Celebrating Poetry With Frances

Happy Mother’s Day

I am celebrating Mother’s Day with my mother, Frances. Although we are, for a time, separated by COVID-19, Frances and I remain connected via technology.

Frances introduced me to poetry. Over the years, poetry has been a source of joy and entertainment, a way in which I have learned to feel emotions through words.

Robert Louis Stevenson’s poem, “The Swing” was the first poem I memorized. I recall repeating the words with my mother’s help until I could recite the words in my sleep. The first sentence – how do you like to go up in a swing – was in a form of a question. It was an invitation to share a conversation.

Come – join me on the Vancouver Seawall and say the words with me.

How do you like to go up in a swing…

The Swing

BY ROBERT LOUIS STEVENSON

How do you like to go up in a swing,
Up in the air so blue?
Oh, I do think it the pleasantest thing
Ever a child can do!

Up in the air and over the wall,
Till I can see so wide,
Rivers and trees and cattle and all
Over the countryside—

Till I look down on the garden green,
Down on the roof so brown—
Up in the air I go flying again,
Up in the air and down!

54 Thoughts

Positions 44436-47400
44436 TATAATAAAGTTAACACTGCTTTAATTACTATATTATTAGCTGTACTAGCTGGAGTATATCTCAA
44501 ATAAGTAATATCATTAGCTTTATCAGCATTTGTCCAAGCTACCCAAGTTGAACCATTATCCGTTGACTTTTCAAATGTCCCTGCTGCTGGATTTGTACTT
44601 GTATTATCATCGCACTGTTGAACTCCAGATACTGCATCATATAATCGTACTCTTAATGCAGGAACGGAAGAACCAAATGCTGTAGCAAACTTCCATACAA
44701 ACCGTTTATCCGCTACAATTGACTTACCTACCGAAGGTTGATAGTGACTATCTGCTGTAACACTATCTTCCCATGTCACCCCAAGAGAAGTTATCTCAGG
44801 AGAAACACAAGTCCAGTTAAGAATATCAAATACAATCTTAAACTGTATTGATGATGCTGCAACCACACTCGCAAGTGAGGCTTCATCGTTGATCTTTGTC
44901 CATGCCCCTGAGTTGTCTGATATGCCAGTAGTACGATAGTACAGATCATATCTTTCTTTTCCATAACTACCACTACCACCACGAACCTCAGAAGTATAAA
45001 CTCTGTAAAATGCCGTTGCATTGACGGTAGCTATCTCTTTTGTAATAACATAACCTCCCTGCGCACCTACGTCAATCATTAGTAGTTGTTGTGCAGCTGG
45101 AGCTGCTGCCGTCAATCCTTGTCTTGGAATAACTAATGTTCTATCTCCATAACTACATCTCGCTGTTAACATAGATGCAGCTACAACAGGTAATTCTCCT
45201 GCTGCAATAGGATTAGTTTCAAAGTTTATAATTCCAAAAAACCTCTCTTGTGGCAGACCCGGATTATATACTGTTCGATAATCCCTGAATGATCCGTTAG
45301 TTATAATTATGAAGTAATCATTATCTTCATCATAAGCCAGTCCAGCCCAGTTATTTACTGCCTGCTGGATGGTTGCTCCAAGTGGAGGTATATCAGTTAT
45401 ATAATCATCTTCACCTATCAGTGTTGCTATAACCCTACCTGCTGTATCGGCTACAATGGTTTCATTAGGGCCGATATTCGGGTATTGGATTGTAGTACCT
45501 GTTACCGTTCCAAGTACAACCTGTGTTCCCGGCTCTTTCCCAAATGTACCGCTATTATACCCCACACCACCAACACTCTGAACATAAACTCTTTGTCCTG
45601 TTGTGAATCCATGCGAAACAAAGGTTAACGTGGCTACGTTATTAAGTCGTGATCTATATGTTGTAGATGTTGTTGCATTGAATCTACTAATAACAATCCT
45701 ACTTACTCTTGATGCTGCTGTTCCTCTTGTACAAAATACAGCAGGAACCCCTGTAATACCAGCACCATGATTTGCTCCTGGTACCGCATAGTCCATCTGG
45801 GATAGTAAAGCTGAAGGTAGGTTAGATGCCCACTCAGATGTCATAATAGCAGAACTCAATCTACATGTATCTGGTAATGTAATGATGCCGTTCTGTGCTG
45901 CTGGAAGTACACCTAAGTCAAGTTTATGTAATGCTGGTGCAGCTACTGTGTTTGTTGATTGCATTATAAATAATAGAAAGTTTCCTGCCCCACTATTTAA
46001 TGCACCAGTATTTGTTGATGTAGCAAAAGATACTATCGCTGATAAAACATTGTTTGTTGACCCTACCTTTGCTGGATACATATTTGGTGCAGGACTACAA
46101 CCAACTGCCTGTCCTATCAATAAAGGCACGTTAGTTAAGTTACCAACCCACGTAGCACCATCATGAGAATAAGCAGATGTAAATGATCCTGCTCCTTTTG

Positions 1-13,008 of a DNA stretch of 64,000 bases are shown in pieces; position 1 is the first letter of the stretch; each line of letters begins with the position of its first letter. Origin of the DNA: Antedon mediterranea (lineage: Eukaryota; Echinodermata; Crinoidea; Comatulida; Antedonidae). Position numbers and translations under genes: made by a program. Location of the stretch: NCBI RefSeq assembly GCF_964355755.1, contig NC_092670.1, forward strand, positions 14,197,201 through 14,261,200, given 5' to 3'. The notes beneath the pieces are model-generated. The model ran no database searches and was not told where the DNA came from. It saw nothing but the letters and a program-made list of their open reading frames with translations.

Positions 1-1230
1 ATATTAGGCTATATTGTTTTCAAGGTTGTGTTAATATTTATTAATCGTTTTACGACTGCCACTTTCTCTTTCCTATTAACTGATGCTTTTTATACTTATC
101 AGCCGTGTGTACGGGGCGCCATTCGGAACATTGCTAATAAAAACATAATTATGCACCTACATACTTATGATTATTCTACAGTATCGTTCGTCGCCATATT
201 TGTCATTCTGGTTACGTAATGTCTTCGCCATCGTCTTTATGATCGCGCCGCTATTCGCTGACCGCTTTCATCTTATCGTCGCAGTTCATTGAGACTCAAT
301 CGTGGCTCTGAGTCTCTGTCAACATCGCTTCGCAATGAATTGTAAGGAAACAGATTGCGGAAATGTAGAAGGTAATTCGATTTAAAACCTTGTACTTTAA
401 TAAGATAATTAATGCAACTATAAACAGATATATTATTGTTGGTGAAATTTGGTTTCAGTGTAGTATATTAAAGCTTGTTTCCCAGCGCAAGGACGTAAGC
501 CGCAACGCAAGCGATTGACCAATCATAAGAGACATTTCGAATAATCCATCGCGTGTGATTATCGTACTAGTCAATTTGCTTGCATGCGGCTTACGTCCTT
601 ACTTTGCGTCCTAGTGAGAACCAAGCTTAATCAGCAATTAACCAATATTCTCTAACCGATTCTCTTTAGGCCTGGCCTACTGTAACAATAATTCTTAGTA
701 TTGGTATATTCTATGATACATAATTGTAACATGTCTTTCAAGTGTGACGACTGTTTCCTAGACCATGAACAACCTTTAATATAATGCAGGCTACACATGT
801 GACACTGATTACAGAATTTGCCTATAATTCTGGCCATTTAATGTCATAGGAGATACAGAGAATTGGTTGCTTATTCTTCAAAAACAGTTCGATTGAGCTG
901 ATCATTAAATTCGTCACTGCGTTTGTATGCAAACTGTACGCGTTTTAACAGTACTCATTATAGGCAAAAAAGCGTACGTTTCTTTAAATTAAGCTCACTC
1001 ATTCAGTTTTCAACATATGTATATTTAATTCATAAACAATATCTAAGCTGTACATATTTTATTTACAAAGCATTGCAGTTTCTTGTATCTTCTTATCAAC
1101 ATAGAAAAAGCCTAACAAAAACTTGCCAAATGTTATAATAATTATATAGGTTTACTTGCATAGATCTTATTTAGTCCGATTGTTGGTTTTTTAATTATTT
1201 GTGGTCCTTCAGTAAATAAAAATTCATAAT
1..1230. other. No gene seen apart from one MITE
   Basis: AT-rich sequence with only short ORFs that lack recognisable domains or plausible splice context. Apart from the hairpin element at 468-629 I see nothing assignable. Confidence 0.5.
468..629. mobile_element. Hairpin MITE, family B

1. What a lovely poem this is. I must confess that this is the first time I’ve heard it. How fortuitous for you that Frances was a poetry lover. Your Vancouver evening looks really gorgeous and peaceful. Happy Mother’s Day to both Frances and yourself. I hope it won’t be too long before you can be together again. 🤗🤗😘😘

    Liked by 4 people

    1. Every day, I receive a poem in my e-mail in-box. One day, I received “The Swing” which brought back so many memories when I read the familiar words. I appreciated your post on simplicity, Sylvia – that the seemingly little things because the most profound memories. Thank you so much for your visit and heartwarming comments. Hugs and more hugs.

      Liked by 2 people

    1. I was reading the back story on RLS’s poetry book, A Child’s Garden of Verses. I read that he dedicated the poems to his nurse Cummy (Alison Cunningham), who cared for him during his many childhood illnesses. I can only imagine the comfort he felt by having someone care for him when he was so sick. Thank you for joining the Mother’s Day Celebration. I was looking up quotes about motherhood etc and found this gem by Gilda Radner: “Motherhood is] the biggest gamble in the world. It is the glorious life force. It’s huge and scary–it’s an act of infinite optimism.” Sending hugs!

      Liked by 4 people

  2. What a beautiful photo of you and your mother! I remember that poem, and when I was a child, our family had a record of RLS poems put to music, including that one about the swing. I don’t remember the musicians. It was two women.

    Liked by 3 people